:No; nothing but attenuated circum-
"What do you mean by that?"
"The defendant's circumstances were
so reduced that he could not afford to
engage a competent attorney." Pitts-
Shake Inio'Your Shoes
Allen's Koot-Enso, a"poder. Itcures pain
ful, Mnnilin;; nervous feet, and lniowln
ii. ills, and Instantly t:il-es thetlng out of
corns mid bunion-. It's the greatest com
fort discovery of the age. Allen's Koot
Eiise makes tight or new shoes feel ensy. It
is u certnln cure for sweating, callous and
hot, tired, and aching feet. Try It today.
Sold by all diugglsts and shoe stores. By
mall fi r 25c In stumps. Tilal package FREIJ.
Addres s. Allen 8. Olmsend. LeRoy, N.Y. I
7,L- Billow & Sons
OPEN AT ALL HOURS
Warehouse, Asli st:
Office, Ash St., foot of Mill.
& UUiu-ntrr acllih DiAtHad Hrj.
trr. ilsiti rrlliM I.ADICB 11
rMv Pu-rin for dtcf-eiUrt i'u I ,
-Z?' 1 ril.lM-.llitH-n TmLc -7
rrvr l Brat la J3 tnl V '(wwue
kU r'v It lr in-MMiMT., l".titnnB'.I, ..3
"'. lief ZiT I.L 'C " (t. - "'W
I W 'A
Ml LMU Urcutll. IMIIIVUil"A
The Easy Food
Easy to Buy,
Easy to Cook,
Easy to Eat,
Easy to Digest.
At all grocers
in 2-lb. pkgs,
Iff Cold Drinks g-
W FOE HOT WEATHER (f
Always on draneht. The celebrated .'
ii'i Anheuser-Bnsch Beer, also Imported fS
yi- Fschorr-Brau'Beer (Mnenchen.)
If A line line of Imported and Do- If
mestlc Cigars. fi
i Atlantic Garden . m
(4 200-202 E. Market St. ff
V. dELTUNG-BROS., Props. f
Frank N. Fuchs, Transfer
Coal, transfer and general teamlii? ,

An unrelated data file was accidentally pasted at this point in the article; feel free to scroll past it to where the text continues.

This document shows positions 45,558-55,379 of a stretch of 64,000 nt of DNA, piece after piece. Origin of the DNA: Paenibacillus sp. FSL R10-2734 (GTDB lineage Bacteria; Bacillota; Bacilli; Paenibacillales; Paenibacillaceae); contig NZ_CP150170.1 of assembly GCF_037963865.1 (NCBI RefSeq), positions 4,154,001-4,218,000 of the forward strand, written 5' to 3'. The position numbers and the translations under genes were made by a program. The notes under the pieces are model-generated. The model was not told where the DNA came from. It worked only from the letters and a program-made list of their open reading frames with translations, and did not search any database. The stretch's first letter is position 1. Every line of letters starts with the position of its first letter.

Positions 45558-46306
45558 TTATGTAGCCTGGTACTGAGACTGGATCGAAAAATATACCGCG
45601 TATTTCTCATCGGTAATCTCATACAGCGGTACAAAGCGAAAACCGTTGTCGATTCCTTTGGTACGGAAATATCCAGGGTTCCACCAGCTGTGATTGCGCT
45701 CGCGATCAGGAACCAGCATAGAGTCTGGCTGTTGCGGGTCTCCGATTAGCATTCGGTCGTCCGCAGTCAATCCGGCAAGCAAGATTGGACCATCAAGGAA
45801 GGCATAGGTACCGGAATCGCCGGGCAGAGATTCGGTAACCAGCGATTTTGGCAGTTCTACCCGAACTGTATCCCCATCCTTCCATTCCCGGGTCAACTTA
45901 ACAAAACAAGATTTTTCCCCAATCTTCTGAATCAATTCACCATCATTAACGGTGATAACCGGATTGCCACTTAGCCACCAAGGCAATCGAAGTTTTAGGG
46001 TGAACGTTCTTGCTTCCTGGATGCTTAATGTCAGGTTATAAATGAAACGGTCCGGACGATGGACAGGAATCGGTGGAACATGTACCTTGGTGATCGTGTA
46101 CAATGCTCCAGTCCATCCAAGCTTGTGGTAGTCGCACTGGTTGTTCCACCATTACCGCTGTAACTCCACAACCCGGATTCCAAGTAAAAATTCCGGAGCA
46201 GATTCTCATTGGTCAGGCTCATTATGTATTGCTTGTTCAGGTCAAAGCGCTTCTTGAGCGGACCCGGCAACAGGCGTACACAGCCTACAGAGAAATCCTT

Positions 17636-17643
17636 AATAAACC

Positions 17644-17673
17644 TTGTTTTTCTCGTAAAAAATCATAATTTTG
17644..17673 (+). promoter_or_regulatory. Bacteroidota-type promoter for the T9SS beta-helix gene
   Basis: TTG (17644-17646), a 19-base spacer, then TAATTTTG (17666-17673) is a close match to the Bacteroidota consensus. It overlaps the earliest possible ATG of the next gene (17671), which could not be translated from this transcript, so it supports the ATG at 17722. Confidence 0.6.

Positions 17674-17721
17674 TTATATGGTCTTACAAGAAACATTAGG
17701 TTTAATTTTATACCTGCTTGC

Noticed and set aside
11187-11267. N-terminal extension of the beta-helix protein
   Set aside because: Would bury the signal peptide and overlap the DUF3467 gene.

rubber tire coaches for funerals,
weddings, dances, moving vans,
wagonettes, Dana wagons.
106 Lincoln St., Tel. 564.
IM'. JVI. EYRICK
Office, Second floor, Palmer Block.
No. 168 S. Main st.
First stairway north of the L0.0.F.
Thursday, June 15, at the stalile of the
Dickson Transfer Co.. lltt N. Hieh st. Akron.
O., one cur load of Ashland county horses.
Horse will he at stahles tvo days before
date of sale. A trial given with each horse
sold. Sale to commence at one o'clock p.m.
T. H. BEAVERS & CO.
We carry the largest and most com
plete line of foreign and domestic
brands of cigars at all prices to be
found in Akron; also a full line of
smoker's articles. Our goods are the
best to be found in the market.
161 S. Howard St. Arcade Bldg. Tel. ?68.
. . F"0 O M D ssr -.
Machine & Pattern Works.
Castings of every description In Iron and
brass for structural machine or mold work.
Machine and pattern work. Phone 581
Cor Exchange and Water Sts.
Walcli the Bulletin
FOR BILL OF FARE
DIFFERENT EVERY DAY
Remember the 15c Dinner
From i l till 2
OPEN DAY AND NIGHT
THE BEST IN THE CITY.
J. S. KESLER, Mgr.
You arc cordially invitedlto visit
The finest Restaurant In Akron.
meals Fine imported and
It all Domestic Wet Goods
hours ) and Cigars...
Under Central Savings Bank.
JOHN K0ERBER, Prop.